Languages of instruction and curricula in African education

In many parts of the world education is delivered to children in their mother tongues. However, the situation is decidedly different in classrooms in Africa. There, the prevalent situation is that of instruction “given in a language children do not normally use outside of school, a language they do not command and often hardly understand” (Brock-Utne, 2012a: 147). The reasons for this have traditionally been attributed to the legacy of colonialism in Africa. The introduction of formal schooling currently dominating the notion of education came with literacy requirements and, with that, the languages of the colonialists. However, the impact of colonialism was far more wide-ranging than is signaled by simply the non-use of African languages as languages of instruction (LoIs) in schools.

Colonialism did not merely provide for direct involvement of colonial Europe in African affairs, with emphasis on exercise of imperial power over the Africans and exploitation of raw materials; it also aimed at total subjugation of African cultural values and knowledge systems, adorning the enterprise in the garb of civilization of the “savage” or “primitive” cultures. The indirect rule strategy adopted by the British, where the traditional leaders or chiefs were made agents of the colonial authorities rather than being responsible to their own people, retained the facade of showing respect for African culture. This differed from French colonialism in that “French colonial policy always contained a much more explicit ideology of cultural assimilation (the policy was renamed ‘association’ in 1905), which reached its symbolic apotheosis with young African school children being taught songs about ‘our ancestors the Gauls.’” (Wiseman 1990:19). In this assimilationist policy the assertion of French language and culture was of paramount concern to the French officials. Thus, “French political officers believed in France’s civilizing mission and the thrust of their assimilationist policy was to substitute French language, culture and nationality for indigenous social and cultural systems” (Cammack, Pool & Tordoff 1988:22).

The replacement of African social and cultural systems with those of the West was equally carried out by the missionaries who “strove for the complete destruction of African worldview, thus turning Africans into little Englishmen or into subjects of another European nation” (Jagusah 2001: 116). Colonization achieved its goals through the elimination of democratic practice considering that “colonial rule is inherently undemocratic…It is logically incompatible with democracy. The political supremacy of an alien ruling elite is government “of” the people but it is doubtfully “for” the people and however one twists the meaning of the word, it can never be “by” the people” (Wiseman, 1990:18). This was accompanied by acculturation achieved through education and religion. Thus, “colonial education and the Christian missionary enterprise became the main agents of perpetrating these racist images of the ‘native’. Both these exercises were intended to elevate the culture of the colonizer and debase the culture of the colonized. The process of education led African children to identify with the European explorer, the missionary, ‘the bringer of civilization, the white man who carries truth to the savages—an all-white truth’ (Fanon, 1967a: 147)” (Mazrui & Mazrui, 1998: 58).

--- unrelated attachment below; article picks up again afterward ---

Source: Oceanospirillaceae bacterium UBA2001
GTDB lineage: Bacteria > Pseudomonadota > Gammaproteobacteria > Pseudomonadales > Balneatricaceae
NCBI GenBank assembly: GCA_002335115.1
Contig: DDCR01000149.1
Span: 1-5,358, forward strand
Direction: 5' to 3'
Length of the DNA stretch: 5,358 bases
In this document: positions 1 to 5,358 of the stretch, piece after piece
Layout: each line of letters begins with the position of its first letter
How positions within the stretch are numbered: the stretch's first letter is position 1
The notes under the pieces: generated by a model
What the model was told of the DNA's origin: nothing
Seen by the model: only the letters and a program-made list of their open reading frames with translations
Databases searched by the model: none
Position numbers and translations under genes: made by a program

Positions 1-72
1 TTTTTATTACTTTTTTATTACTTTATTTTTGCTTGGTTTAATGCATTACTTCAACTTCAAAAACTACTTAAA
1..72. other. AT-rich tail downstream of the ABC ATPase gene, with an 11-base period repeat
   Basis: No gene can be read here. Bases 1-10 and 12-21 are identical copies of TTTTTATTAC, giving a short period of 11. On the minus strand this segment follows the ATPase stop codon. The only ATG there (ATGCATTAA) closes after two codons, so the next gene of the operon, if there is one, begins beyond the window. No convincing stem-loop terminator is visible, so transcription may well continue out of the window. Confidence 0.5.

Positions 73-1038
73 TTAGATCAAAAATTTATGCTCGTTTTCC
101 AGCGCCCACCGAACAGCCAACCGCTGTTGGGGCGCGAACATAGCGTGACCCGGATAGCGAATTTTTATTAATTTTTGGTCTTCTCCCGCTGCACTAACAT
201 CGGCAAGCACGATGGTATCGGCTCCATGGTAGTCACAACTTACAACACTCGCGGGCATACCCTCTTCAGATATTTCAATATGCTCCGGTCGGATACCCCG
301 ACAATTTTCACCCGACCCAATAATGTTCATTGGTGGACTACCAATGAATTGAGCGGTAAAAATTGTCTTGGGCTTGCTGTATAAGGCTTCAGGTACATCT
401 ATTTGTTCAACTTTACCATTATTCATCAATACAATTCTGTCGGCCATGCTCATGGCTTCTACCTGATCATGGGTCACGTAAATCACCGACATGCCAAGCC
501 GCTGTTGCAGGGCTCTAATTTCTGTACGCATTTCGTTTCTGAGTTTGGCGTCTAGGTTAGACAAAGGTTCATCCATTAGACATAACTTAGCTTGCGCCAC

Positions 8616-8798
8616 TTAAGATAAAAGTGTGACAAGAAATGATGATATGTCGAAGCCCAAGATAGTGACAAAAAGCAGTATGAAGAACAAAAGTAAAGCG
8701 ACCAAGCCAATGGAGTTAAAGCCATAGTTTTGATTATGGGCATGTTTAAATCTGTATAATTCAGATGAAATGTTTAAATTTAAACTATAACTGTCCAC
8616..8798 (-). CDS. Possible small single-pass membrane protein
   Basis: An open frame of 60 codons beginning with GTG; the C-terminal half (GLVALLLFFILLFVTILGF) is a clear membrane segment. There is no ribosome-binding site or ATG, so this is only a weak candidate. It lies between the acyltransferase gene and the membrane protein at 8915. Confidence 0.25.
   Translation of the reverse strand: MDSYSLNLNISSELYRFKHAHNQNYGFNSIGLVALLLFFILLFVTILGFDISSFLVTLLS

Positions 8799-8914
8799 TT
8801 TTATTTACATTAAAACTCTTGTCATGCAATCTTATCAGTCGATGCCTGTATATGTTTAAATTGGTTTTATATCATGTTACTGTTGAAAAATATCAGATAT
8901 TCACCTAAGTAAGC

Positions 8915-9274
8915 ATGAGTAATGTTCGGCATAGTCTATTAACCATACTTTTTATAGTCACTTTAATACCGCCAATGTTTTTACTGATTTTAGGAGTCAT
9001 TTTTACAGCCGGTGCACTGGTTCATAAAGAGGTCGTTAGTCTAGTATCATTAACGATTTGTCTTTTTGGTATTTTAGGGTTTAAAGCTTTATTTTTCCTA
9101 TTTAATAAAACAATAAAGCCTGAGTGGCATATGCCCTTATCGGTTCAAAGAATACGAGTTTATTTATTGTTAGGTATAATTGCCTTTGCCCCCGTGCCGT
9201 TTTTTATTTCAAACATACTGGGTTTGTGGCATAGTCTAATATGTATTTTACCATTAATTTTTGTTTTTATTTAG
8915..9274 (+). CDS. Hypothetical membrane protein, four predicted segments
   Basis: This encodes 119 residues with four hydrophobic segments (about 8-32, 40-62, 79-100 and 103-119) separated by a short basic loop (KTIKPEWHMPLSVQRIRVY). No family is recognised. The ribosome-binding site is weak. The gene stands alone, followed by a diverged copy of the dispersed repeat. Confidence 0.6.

Such identification with the European explorer got entrenched in the educational system that post-independence Africa inherited. It was an educational system that had imperial languages as mediums of instruction. With such Eurocentric education, both in medium of instruction and curriculum, neither African languages nor African systems of knowledge were incorporated into formal education. Where African perspectives contributed to the wealth of general knowledge they seemed to have got tactfully incorporated into western knowledge systems. This, apparently, may have been the case with the contribution of North African knowledge systems to Greek civilization (cf. Bernal, 1991; Diop 1989; James, 1988). As such, there was considerable loss of indigenous knowledge that occurred through formal education that had been “constructed by the Europeans in their languages and their interpretation of the written form of African languages” (Roy-Campbell, 2006:3).

The assumed inferiority of African languages, culture, epistemology, etc., galvanized a racialized conception of their suitability to, or integration into, formal education. The racialized view is that African languages lack the grammatical structure or lexis requisite for embodiment of systems of knowledge that are central to education. This is especially so with respect to science, mathematics, and philosophy. Such a prejudicial view about African languages virtually got elevated to established fact or proven dogma. It practically got deeply ingrained in the African psyche. In tandem with the view about the inferiority of African languages for educational purposes was the assumed inferiority (or non-existence) of African indigenous systems of knowledge. These, when acknowledged at all, got contrasted with the philosophical and scientific outlook characteristic of Western knowledge.

According to Mazrui & Mazrui (1998), colonial education and Christian missionary activities became the main agents in propping the political legitimacy and hegemonic status of the colonizers and perpetrating racist images of the African “native.” These were evident in the curricula introduced in the schools. Formal education, despite its locale on African soil, practically excluded any connections with African culture, epistemology or the “context of education,” as the term is ordinarily construed. The learning process was demarcated from the cultural context and constituted an insulated domain for indoctrination of, and conversion to, Western social and religious values, cultures, history, political organization, knowledge systems, and all delivered in European languages. It was education that made for the de-culturalization or “conceptual incarceration” of the African. The term “conceptual incarceration,” introduced by Wade Nobles, refers to “the state of intellectual imprisonment in European value and belief systems occasioned by ignorance of African and Native American philosophical, cultural and historical truths” (Hotep 2003: 6). The de-culturalization went so far as “asking students to change their names, dress code and/or religious beliefs; punishing students for speaking their native language within the school premises; and pressuring students to avoid eating local delicacies” (Jagusah op. cit.: 120). While the enforcement of avoidance of African languages on school premises contributed to the elevation of the colonizers’ languages as fit for advancement and enlightenment, it also acted as an impediment to the children’s attainment or reinforcement of the wealth of cultural knowledge requisite for personal and societal development. The knowledge deemed fit for civilized outlook reduced to what the curriculum incorporated, and this was decidedly European. In itself, this highlights the extent to which school curricula reflect, or are dictated by, political objectives.